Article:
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In 2002, when two Pleiades editors solicited work for Dark Horses, an anthology of unjustly neglected poets, I was not the only contributor who put in for Joseph Ceravolo, but my hand went up first, and I got to praise this overlooked genius of American poetry.1 A master of lyric concision, Ceravolo enjoyed a stronger connection to childhood and the child's perception of the universe than any poet since Theodore Roethke. In the 1960s and early 1970s, which appears to have been his Abstract Expressionist period, he used simple words and phrases but linked them unusually or leaped elliptically to achieve a sublime innocence. A six-line poem begins: "O moon / How ghost you are." A liberal use of exclamation points and a crafty sureness in the line-breaks contribute to the effect, as in the close of an early poem: "How are / you growing? / No better to in a stranger. / Shack, village, / brother, / wild provoke of the endurance sky!" All the pathos of childhood informs the moment in "Ho Ho Ho Caribou" when the speaker says, "Like a flower, little light, you open / and we make believe / we die." In short, Ceravolo was a homegrown original, possessing an utterly distinctive style.
The claims I would make for Ceravolo today are as great, and now there is twice as much evidence to back them up. Until now, only a limited portion of his work — the mostly small-press editions that appeared between 1965 and 1982 — has seen the light of day. Edited by Rosemary Ceravolo, the poet's widow, and Parker Smathers, the Collected Poems gathers the far-flung fugitives and adds the crown upon the his lifetime's effort. During the last twelve years of his life, Ceravolo accumulated several hundred pages of poetry, some titled, some not, almost all dated, and under the working title Mad Angels: 1976–1988. It is the appearance of these poems that makes this a particularly momentous occasion. We will, in the light of the Collected, need to revise upwards, not only our estimate of Ceravolo's achievement, but also our understanding of his singular place in modern American poetry.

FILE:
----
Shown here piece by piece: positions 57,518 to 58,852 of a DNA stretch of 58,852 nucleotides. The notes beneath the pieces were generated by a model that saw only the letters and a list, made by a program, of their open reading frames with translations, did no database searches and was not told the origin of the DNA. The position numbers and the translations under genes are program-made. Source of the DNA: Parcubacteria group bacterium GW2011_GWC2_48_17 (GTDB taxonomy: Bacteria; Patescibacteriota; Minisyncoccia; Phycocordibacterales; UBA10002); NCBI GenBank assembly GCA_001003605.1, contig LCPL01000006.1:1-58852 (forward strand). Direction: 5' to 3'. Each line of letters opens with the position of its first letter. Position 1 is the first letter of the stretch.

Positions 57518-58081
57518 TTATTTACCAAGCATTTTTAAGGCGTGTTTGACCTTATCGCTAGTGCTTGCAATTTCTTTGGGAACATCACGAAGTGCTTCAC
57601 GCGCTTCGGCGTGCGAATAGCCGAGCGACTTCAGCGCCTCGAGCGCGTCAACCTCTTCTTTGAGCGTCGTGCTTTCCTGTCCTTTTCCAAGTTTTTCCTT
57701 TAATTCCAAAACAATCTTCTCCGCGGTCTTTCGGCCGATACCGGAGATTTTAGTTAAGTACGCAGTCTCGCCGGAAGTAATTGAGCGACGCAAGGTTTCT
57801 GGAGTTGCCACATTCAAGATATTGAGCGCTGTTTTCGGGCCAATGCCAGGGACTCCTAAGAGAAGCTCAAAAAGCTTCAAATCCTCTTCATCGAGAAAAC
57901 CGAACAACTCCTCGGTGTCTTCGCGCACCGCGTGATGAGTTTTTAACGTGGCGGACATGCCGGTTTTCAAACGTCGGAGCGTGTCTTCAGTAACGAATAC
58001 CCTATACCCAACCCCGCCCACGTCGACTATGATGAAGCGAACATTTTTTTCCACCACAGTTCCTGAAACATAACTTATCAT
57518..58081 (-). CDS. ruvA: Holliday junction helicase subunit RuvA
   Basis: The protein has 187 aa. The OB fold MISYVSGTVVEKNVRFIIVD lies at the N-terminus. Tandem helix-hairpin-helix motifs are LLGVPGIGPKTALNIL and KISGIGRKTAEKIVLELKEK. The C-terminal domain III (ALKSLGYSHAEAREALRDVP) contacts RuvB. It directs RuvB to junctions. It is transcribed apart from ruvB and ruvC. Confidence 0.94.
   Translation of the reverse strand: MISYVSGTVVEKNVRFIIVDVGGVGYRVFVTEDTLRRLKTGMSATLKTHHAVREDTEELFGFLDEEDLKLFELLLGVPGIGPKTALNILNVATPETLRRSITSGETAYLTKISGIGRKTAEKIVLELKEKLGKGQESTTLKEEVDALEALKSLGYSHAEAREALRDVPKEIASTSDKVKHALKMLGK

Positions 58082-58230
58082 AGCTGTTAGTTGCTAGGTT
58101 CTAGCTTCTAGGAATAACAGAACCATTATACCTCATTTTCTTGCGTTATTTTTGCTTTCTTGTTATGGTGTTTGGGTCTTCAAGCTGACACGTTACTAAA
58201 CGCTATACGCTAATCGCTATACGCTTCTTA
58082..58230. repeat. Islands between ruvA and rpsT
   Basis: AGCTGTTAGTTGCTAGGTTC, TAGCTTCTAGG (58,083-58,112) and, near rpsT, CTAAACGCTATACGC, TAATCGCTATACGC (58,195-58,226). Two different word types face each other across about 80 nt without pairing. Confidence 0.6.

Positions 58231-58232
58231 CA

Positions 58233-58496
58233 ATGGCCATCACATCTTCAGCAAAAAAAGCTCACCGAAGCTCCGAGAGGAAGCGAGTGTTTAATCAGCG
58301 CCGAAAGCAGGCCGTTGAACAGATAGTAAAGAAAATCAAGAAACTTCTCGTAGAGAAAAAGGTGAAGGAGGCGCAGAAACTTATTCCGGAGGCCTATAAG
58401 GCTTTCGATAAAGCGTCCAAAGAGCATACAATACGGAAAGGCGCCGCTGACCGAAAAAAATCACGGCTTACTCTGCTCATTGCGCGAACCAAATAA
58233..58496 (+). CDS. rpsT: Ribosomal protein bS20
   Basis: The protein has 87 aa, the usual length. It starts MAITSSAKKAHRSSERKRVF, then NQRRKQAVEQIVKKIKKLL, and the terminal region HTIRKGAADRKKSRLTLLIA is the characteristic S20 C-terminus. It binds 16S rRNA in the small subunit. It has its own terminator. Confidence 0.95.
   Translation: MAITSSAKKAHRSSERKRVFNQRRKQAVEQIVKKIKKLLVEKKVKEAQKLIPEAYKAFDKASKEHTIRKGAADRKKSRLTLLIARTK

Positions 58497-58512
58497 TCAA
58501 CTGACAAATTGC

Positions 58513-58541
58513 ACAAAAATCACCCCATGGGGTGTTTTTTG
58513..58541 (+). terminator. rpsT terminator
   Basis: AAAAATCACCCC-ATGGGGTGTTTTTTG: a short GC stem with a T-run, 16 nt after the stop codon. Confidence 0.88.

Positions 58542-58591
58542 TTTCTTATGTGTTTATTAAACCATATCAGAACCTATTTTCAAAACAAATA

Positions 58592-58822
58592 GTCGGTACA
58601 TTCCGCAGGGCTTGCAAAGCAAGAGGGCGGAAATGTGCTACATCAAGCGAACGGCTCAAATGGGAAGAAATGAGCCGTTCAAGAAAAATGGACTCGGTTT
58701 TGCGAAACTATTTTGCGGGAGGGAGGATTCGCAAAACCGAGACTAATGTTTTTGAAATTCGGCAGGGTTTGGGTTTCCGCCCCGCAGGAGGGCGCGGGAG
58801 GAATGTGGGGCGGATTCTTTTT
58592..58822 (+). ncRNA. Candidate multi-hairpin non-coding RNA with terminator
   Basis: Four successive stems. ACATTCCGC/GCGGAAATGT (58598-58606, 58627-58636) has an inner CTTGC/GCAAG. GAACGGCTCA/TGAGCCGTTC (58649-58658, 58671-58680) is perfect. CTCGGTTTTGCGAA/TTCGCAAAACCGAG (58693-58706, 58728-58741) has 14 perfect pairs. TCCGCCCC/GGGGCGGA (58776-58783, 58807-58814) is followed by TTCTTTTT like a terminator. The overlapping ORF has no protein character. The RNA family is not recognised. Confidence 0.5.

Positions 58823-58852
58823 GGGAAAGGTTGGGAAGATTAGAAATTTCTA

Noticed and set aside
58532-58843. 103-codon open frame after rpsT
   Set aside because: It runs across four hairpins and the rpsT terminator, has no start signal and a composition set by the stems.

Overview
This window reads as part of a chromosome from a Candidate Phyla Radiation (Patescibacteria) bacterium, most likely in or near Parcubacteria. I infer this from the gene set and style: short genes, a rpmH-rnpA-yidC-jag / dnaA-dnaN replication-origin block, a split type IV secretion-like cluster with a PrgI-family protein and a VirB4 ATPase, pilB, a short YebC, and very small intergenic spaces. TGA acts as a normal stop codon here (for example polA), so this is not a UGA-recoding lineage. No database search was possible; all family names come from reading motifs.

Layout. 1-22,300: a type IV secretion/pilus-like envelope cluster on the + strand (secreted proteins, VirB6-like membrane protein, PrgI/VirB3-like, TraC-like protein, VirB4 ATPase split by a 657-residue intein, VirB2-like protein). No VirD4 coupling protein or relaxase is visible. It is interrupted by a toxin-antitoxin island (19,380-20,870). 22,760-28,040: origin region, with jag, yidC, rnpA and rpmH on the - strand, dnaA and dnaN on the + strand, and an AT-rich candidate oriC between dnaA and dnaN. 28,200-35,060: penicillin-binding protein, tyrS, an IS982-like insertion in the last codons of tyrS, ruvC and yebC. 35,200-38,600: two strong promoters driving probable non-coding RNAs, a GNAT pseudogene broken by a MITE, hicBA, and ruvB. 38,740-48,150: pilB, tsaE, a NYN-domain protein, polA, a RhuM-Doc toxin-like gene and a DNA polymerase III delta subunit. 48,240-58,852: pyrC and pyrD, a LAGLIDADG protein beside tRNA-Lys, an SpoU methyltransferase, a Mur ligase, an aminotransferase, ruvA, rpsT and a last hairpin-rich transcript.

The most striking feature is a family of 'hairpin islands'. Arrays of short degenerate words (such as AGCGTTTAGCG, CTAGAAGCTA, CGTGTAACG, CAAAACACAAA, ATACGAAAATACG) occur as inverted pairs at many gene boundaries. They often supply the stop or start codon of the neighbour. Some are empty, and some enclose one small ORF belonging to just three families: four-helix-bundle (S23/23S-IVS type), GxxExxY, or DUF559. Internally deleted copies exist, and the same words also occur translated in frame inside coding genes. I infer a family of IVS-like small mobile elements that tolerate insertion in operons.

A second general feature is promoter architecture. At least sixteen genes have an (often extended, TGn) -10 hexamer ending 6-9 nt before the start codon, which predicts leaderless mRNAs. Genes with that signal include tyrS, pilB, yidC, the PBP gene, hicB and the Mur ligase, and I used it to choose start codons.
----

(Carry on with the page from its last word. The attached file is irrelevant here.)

Born in the Astoria section of Queens, New York, in 1934, the first son of immigrant parents from Calabria, Italy, Ceravolo graduated from City College in 1954 and began writing poetry while serving in the U. S. Army in Germany three years later. He wrote poems while on all-night guard duty in a stockade tower. A civil engineer by trade, he took Kenneth Koch's writing class at the New School in New York City in 1959. Koch's teaching had a strong and lasting influence on him. Frank O'Hara called him "one of the most important poets around," and it was fitting that Ceravolo's debut collection, Spring in This World of Poor Mutts, won the first Frank O'Hara Award in 1968.2 (Koch and John Ashbery judged the award named after their late friend.) It is a book I have long loved, and it would suffice to establish Ceravolo's reputation even if, in his clandestine way, he hadn't added to it substantially in subsequent years. The publicity-shy poet lived quietly with his wife and three children in Bloomfield, New Jersey. He had a powerful dislike of the "phony." He was fifty-four when he died of an inoperable tumor on September 4, 1988.